Thursday, September 07, 2017

Salal Berry Jam

Salal leaves are used by florists and the berries can be eaten.
The granite cliff next to our float cabin gives way to forest. In the shade of firs, hemlocks and cedars a green-leafed shrub called Salal thrives.

I've tasted the berries before. They are somewhat dry and bland, but I've heard they can be made into jam. This year I decided to try.

The berries ripen in early August and look somewhat like a blueberries. I picked enough to make one jar of jam just in case it wasn't to my liking.

Here's the recipe I used to make my jam without pectin.

Salal Berry Jam

Ingredients:

Separating and cleaning berries.
1 cup salal berries
1 cup sugar
1 tablespoon lemon juice

Directions:

Mashing half of the firm berries.
Picking salal berries is sticky work. I found it easiest to pick the whole bunch at the branch tips and separate and clean them at home in water.

Combine all ingredients and heat.
Mash half of the berries to release the juice.

Combine all of the ingredients in a pot that is wide at the bottom and large enough for the sugary mixture to bubble up without running over.

Fill leaving 1/4" headspace.
Cook until the mixture reaches 220 degrees on a candy thermometre.  To ensure the jam has reached the jell point you can test it in several ways. I used the plate method. Drop a teaspoon of jam onto a cold plate and let it sit for 30 seconds. Tilt the plate. If it moves slowly, it's ready.

If you want to make your jam shelf stable for storage, use the water canning method. Here's a link to full instructions at the Ball/Kerr website. 

Fill the jar leaving 1/4" headspace. Wipe the rim and cover with a two-piece lid and ring.

Process the jar in a boiling water canner for 10 minutes. Start timing after the water reaches a full boil. Adjust the time for your altitude if needed. I have a one jar canner that's perfect for small batches.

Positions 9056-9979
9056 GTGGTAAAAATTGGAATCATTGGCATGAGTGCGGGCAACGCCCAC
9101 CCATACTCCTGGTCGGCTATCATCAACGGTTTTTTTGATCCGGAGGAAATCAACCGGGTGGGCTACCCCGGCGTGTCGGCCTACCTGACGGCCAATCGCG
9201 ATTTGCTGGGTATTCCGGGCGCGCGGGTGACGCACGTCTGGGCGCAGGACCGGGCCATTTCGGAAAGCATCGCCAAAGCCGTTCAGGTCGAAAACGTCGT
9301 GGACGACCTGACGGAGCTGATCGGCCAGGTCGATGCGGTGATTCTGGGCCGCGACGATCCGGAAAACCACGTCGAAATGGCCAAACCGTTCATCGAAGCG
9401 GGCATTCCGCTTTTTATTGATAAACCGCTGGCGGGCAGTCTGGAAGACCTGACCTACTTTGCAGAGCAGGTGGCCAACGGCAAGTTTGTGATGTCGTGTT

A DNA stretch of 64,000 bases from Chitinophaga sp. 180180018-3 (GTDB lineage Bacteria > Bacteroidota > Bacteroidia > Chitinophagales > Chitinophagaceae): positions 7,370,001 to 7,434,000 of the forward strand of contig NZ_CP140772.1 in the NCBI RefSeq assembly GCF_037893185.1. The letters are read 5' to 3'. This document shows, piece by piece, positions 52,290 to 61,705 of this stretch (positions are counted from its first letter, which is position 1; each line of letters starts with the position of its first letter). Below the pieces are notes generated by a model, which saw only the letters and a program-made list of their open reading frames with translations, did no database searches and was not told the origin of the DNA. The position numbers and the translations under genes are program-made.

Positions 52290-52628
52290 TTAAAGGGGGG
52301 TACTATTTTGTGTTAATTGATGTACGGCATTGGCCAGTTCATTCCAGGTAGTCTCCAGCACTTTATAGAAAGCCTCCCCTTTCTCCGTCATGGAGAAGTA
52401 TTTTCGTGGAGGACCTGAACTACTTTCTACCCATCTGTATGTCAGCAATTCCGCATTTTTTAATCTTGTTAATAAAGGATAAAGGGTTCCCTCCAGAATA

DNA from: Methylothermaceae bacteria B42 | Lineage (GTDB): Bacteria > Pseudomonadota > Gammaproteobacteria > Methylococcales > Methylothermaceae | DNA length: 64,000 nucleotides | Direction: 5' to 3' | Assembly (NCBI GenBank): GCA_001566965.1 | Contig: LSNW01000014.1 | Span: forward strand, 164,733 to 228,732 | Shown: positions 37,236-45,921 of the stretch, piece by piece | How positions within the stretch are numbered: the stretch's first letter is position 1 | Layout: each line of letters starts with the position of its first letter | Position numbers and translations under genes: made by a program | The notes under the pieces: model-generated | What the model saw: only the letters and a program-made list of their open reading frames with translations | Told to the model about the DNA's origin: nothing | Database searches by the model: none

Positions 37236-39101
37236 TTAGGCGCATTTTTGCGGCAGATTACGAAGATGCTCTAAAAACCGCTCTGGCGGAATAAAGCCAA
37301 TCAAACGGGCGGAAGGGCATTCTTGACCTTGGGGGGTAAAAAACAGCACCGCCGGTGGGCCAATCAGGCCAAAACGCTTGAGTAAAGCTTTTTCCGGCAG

Small canner for up to one pint.

Turn the heat off and remove the canner lid. Let the jar rest for 5-10 minutes. Use tongs to remove and let the jar cool naturally. Listen for the pinging sound to let you know the jar has sealed.


After 24 hours, check the lid to make sure it doesn't flex up and down when pressed in the center. If it does the jar didn't seal and the jam needs to be refrigerated for immediate use. If the seal is tight, remove the ring and wash the jar before storing in a cool, dark place.

The consistency is perfect for jam. The flavour is strong but not unpleasant. It was plenty sweet, but next time I would use more lemon juice to counteract the bland berries.

Do you preserve foraged foods? What are some of your favourite recipes?

Hop on over to the Not So Modern Housewife and see some great ideas for homesteading and simple living.

http://nancyonthehomefront.com/Want more ideas? Try Nancy's Our Simple Homestead Blog Hop. -- Margy

5 comments:

  1. I've eat salal berries but found them a little bitter. Maybe ate them at the wrong time. I just picked a huge load of blackberries, will make some jam in a few weeks so froze them for now. Also going to try making blackberry jalapeno jam this year out of part of them for something different.

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    Replies
    1. I find them more bland than bitter when fully ripe. I missed out on blackberries this year. I have plenty of jam from last year but am running out of canned berries. - Margy

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  2. I like your tip about the type of pan to use. Things sometimes overflow on me when I cook. I haven't canned in decades. Don't miss it at all.

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  3. I had no idea you could make berries from the salal, great idea. I make a lot of jams and jellies - for our whole family - and also pickles and pickle relish. I like to freeze the fruit for the jam or jelly and then do the canning in the winter when we can use the heat in the house. The pickles have to be made in the summer when things are ripe. I like the look of jars of canned goods in the pantry.

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